Jim Ross jumped into creative pursuits in 2015 after a rewarding career in public health research. With graduate degree from Howard University, in seven years he’s published nonfiction, fiction, poetry, photography, hybrid, and plays in over 175 journals and anthologies on five continents. Photo publications include Bombay Gin, Burningword, Camas, Columbia Journal, Feral, Stoneboat, and Stonecoast. Photo essays include Barren, Kestrel, Ilanot Review, New World Writing, Sweet, and Typehouse. Jim and his wife—parents of two hard-working nurses and grandparents of five little ones—split their time between city and mountains.
I sometimes lie on a hammock in my garden. My “yard” I call it because I’m American now. And I look up at the trees above the hammock and at the house and the windows. I feel quite alone at these times. I mean not alone as in “lonely” but cut off from the world around me, in my own world. Undisturbed. And while lying there, I sometimes listen to an audio book. Today it was a book of short stories by an old friend, Christine Schutt. We haven’t been in touch for years. Two stories stayed with me. One was about a woman who lives in the suburbs with her husband and teenage son. At the beginning of the story, she has just come back from a day shopping in the city. She is waiting on the deserted station platform. It’s dark. But neither her son nor the husband is there to meet her and no one picks up the phone when she calls home. There are no taxis. So she decides to walk. Decides it really isn’t too far even though she is carrying bags full of clothes she bought for her husband’s birthday. The story is just about her walk. It ends before she arrives home.
In the winter, I often sit in the family room with the lights off listening to books. This winter, I listened to Maggie Gyllenhaal read Anna Karenina. Her voice is relaxing. Often so relaxing that it put me to sleep. I was sorry when it was over. Maggie Gyllenhaal’s face is familiar to me from films, so it was easy for me to picture her in her studio speaking into a microphone, the book open on a device like a kindle or on her computer screen. I imagined her leaning forward slightly.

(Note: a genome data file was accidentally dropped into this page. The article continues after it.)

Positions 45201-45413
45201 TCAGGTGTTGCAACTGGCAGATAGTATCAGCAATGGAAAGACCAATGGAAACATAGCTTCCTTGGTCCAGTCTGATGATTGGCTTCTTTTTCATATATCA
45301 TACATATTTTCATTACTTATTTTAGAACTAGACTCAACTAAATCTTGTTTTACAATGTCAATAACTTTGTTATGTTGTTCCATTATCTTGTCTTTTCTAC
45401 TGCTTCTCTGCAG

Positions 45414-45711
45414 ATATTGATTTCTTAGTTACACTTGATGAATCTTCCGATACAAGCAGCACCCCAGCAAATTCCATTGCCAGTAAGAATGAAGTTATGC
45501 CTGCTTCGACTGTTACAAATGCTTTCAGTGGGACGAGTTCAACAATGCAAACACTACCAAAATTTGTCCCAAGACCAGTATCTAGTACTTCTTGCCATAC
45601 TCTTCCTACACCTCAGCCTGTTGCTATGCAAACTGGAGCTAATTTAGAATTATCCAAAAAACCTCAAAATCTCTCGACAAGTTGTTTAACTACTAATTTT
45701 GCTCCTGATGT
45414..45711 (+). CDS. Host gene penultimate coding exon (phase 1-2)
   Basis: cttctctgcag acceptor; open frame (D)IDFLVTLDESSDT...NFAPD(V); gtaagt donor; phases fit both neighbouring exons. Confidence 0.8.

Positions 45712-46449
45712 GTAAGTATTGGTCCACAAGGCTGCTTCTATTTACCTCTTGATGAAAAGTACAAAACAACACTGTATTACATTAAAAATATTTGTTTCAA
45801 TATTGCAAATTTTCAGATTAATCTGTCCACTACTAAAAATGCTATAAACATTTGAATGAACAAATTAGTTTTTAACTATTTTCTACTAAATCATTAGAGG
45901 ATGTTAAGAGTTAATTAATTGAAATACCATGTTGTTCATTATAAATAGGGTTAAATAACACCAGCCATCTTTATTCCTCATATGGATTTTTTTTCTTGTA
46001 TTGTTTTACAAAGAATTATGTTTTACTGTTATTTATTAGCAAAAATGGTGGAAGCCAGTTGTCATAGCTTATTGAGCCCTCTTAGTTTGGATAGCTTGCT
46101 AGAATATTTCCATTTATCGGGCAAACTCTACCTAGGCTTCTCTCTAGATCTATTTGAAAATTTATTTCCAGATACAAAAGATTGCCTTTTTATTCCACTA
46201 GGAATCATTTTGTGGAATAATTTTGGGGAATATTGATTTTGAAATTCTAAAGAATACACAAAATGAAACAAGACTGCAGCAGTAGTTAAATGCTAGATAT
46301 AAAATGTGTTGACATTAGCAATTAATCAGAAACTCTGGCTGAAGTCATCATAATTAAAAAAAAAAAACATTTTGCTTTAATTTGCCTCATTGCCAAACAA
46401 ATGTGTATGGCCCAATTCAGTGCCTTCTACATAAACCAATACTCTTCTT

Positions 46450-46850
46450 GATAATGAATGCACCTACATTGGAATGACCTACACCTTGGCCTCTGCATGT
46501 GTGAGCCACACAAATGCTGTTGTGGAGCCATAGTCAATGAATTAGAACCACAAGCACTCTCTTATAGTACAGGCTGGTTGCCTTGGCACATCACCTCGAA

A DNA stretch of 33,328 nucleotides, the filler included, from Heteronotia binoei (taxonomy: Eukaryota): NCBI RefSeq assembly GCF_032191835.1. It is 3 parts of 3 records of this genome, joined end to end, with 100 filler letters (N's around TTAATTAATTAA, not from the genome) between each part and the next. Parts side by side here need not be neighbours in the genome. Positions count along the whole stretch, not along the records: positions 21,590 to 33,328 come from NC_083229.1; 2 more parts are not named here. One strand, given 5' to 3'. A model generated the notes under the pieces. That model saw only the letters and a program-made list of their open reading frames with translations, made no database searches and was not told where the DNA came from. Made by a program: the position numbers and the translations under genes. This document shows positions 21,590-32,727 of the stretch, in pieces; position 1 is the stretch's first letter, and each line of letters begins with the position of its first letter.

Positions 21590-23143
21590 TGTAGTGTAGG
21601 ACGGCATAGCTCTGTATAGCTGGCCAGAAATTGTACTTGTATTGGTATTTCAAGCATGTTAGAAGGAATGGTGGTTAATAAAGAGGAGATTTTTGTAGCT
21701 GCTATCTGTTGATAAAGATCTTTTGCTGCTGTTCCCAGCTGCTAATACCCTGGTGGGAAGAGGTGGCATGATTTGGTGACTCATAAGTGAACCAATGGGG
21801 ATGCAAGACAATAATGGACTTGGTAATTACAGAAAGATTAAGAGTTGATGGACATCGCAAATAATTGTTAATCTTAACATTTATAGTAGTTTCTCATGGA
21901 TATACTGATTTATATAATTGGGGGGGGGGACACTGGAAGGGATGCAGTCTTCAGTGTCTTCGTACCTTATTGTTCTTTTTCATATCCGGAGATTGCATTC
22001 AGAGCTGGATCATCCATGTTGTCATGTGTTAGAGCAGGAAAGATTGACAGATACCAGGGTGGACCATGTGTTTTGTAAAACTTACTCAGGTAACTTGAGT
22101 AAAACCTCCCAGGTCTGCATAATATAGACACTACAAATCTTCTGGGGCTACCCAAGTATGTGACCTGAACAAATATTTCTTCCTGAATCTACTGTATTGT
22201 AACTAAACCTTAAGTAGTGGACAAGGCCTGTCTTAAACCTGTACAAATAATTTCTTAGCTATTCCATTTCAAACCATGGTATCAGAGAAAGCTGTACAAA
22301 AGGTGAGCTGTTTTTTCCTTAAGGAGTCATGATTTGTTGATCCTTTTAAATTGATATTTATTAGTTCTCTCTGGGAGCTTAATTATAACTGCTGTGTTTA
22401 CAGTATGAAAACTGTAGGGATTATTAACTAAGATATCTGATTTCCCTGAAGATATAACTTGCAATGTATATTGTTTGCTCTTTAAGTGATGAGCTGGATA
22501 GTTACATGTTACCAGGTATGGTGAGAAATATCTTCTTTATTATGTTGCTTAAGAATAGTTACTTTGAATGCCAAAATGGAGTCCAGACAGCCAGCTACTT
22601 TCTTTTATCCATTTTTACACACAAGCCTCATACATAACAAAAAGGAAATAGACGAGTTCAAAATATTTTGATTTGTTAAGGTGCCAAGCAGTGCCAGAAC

A still life is a painting of things not people. But the term makes me think of people too. For instance, I think of myself as a still life because I’m still alive. Funny how the word “still” can mean different things.
Today, as I sit alone in a dark corner, I look out at the trees in my garden.
Nigel Paton is a teacher at a high school in New Jersey. Nigel’s writing has appeared in Tiferet: Journal – Fostering Peace Through Literature and Art. He can be seen and heard at poetryarchive.org. He spent part of this summer, 2022, at the Edinburgh Festival, happily revisiting the fringe where his play about Mervyn Peake was once performed.
What the Black Bird Says
K.L. Johnston’s images first appeared in 2014 in South Carolina ETV’s in-house magazine “Scene”. Since then, her photos have appeared in literary magazines such as Camas, Wild Roof Journal, and Tiny Seed as well as travel journals and online galleries. She is a self-taught and nonacademic artist, and her camera goes with her wherever she goes. Now happily retired from a career as an art and antiques dealer, she is passionate about the outdoors, a good cup of hot tea, and 85% dark chocolate.